An Update from my Wildlife Pond in Early Autumn

Hello and welcome to my wildlife pond in September!  Since my last update, we’ve gone from one extreme to the other – from drought – to a stormy week of thunder, lightening, and heavy rain; followed by more rain over the last two weeks.  My pond (and water butts and water tanks) are all full to the brim! 

Wildlife Around my Pond

I am so grateful for my little pond; this small area of water attracts many insects to our garden.  As well as planting up my pond with aquatic plants that live in water, I’ve planted the narrow border around my pond with garden plants that will attract bees, butterflies, moths, hoverflies, and other insects.  If you’re interested in growing plants for bees and butterflies, you won’t need a pond or a boggy area of ground to grow these garden plants – they grow in regular garden soil – my plants are growing in free draining, sandy soil; so I’ve chosen mostly drought tolerant plants.

Making Meadows

Meadows present a natural, seemingly effortless beauty, with an undeniable allure.  For the most part, meadow guardians save much of the energy that gardeners spend repeatedly mowing and maintaining traditional lawns.  Nevertheless, meadows are not an easy option; creating a meadow requires endeavour, careful planning, and time, to ensure success.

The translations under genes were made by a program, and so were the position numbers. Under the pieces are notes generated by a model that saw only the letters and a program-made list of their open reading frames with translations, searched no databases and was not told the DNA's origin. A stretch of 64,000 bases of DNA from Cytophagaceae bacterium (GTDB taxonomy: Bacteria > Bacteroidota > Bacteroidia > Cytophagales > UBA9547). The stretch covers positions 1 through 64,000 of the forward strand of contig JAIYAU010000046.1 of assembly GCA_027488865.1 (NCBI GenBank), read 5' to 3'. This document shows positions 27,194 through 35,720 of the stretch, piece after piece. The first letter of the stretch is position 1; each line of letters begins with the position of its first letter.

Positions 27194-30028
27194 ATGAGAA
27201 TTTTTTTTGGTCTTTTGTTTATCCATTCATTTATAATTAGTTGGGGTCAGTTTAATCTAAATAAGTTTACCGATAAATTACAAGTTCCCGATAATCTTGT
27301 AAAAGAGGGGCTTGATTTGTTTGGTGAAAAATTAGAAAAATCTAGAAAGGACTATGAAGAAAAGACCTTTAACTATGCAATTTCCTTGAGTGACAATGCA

Perennial meadow plants

Our native British, perennial meadow plants flourish in poor soils, where they grow contentedly alongside sedately-growing, fine-leaved grasses. 

It may surprise you to know that in the garden, as well as on the catwalk, fashions change and evolve, often quicker than we expect.  A plant that’s regarded as a ‘must have’ plant one minute, can soon be taken for granted and neglected, before being cast aside to make way for the latest modern plant introductions, when the superseded ‘must have’ plant is then at risk of being forgotten, often within a shorter time period than you might anticipate. 

The Morgan Stanley Garden was designed by Chris Beardshaw, and built by Chris Beardshaw Ltd, for the RHS Chelsea Flower Show 2017.  I met Chris Beardshaw at The Morgan Stanley Garden, where I was interested to learn more about this show garden.

Firstly, here is some information about this Show Garden, but read on for a mini interview with Garden Designer, Chris Beardshaw himself!

The Telegraph Garden was designed by Andy Sturgeon and built by Crocus.  The RHS judges presented The Telegraph Garden with a Gold Medal, and the coveted award of Best in Show.

Remembering the sense of awe and wonderment that he felt visiting The National History Museum, for the first time as a child, Andy Sturgeon has used his childhood memories as the inspiration for his design for The Telegraph Garden.  

RHS Hampton Court Palace Flower Show 2016

The Royal Horticultural Society’s Hampton Court Palace Flower Show, supported by Viking Cruises, is the world’s largest annual flower show!  The Show covers 34 acres of ground, occupying both sides of the Long Water, in the grounds of Hampton Court Palace.

The Floral Marquee is 6,750 square metres in size – big enough to house an FA football pitch!